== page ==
Royalty From The UAE Threaten
To Take Over Tribe's Land
July 18, 2007 2:03 p.m. EST
Tomasz Filipczak - AHN
Yaeda Valley, Tanzania (AHN) -- The Royal Family of the United Arab Emirates
might wipe out the second -oldest indigenous tribe in the world.
Africa's primitive Hadzabe people, only 1,500 members strong, have survived
for millennia despite disease, famine, and encroaching civilizations.
However, a deal between Tanzania and the UAE threatens to destroy their way of
The Hadzabe are hunter-gatherers that call the 2,500 square miles of sprawling,
yellow-green Yaeda valley near the storied Serengeti Plain their hunting
grounds and home.
The deal between the Tanzanian government and Tanzania UAE Safaris Ltd. leases
this land to members of the royal family, who selected it after a helicopter
The Royalty of the UAE plans to use the land recreationally. They already own
land nearby but are looking to expand.
A Tanzanian official said that a nearby hunting area the family shared with
relatives had become "too crowded" and that a member of the Abu Dhabi royal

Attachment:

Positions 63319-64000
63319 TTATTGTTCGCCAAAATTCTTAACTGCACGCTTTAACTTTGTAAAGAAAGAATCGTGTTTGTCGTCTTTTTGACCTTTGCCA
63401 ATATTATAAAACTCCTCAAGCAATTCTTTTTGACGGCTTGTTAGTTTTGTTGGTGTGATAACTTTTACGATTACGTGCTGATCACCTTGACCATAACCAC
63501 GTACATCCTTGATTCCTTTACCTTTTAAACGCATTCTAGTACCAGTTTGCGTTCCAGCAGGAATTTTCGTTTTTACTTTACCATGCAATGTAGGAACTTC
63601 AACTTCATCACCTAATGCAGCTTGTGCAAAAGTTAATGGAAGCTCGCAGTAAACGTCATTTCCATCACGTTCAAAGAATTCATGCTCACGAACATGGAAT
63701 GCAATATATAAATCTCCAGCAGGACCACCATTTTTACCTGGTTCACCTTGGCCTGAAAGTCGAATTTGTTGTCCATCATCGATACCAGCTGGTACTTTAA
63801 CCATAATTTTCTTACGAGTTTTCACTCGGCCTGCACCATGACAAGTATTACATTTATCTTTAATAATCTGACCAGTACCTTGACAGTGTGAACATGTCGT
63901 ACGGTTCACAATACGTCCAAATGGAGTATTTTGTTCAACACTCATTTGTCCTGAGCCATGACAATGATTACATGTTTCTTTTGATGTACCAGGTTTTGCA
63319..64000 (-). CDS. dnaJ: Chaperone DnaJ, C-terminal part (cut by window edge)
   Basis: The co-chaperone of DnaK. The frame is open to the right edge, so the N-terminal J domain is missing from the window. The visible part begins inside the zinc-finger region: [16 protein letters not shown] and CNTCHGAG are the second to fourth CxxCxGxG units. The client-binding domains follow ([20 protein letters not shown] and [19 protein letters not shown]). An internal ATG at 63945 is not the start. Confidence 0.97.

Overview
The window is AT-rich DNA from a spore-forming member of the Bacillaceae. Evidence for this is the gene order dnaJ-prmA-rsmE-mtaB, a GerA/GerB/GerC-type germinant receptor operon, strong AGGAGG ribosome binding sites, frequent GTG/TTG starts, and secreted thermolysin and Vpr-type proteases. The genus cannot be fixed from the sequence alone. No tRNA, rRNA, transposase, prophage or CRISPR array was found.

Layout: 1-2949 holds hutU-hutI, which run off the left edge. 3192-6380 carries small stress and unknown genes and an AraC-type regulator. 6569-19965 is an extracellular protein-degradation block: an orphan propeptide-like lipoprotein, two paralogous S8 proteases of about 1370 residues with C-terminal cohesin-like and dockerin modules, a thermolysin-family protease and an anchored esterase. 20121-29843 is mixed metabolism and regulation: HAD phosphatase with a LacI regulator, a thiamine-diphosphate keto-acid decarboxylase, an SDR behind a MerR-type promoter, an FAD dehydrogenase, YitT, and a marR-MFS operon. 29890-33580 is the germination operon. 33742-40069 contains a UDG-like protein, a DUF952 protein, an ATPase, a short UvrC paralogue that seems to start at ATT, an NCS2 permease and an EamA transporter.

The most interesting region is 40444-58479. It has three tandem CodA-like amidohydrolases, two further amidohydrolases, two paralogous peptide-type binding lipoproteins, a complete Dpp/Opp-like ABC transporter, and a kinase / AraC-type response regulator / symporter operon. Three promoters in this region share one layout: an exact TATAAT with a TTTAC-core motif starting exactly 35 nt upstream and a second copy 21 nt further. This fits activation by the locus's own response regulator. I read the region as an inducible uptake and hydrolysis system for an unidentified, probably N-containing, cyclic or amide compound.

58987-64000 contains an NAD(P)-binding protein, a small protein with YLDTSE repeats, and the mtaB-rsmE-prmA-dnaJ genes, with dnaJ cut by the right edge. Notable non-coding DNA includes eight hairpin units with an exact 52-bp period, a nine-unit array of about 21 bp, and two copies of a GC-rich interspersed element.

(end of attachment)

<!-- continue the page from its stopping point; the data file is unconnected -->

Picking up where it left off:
family "indicated that it was inconvenient" and requested his own parcel.
"I don't even know what an Arab looks like," said Kaunda, a Hadzabe man who
prefers khakis but still hunts with hand-hewn poison arrows, "Maybe he's black.
Maybe he's another color. I don't know. But we are ready to die."
The Hadzabe have been described by the Tanzanian government as a "backwards"
people that are resistant to change and who refuse to accept modernization,
according to the Washington Post.
Concepts like standardized time are even too much for the Hadzabe. "What is
the need for time?" Kaunda asked. "You wake up, you get honey. What do you
need time for?"
But dozens of Hadzabe, who still make fire by rubbing sticks together said
that they are ready to modernize, slowly. However, they feel slighted because
they were not consulted on the deal, which is a direct threat to their way of
life because it involves hunting.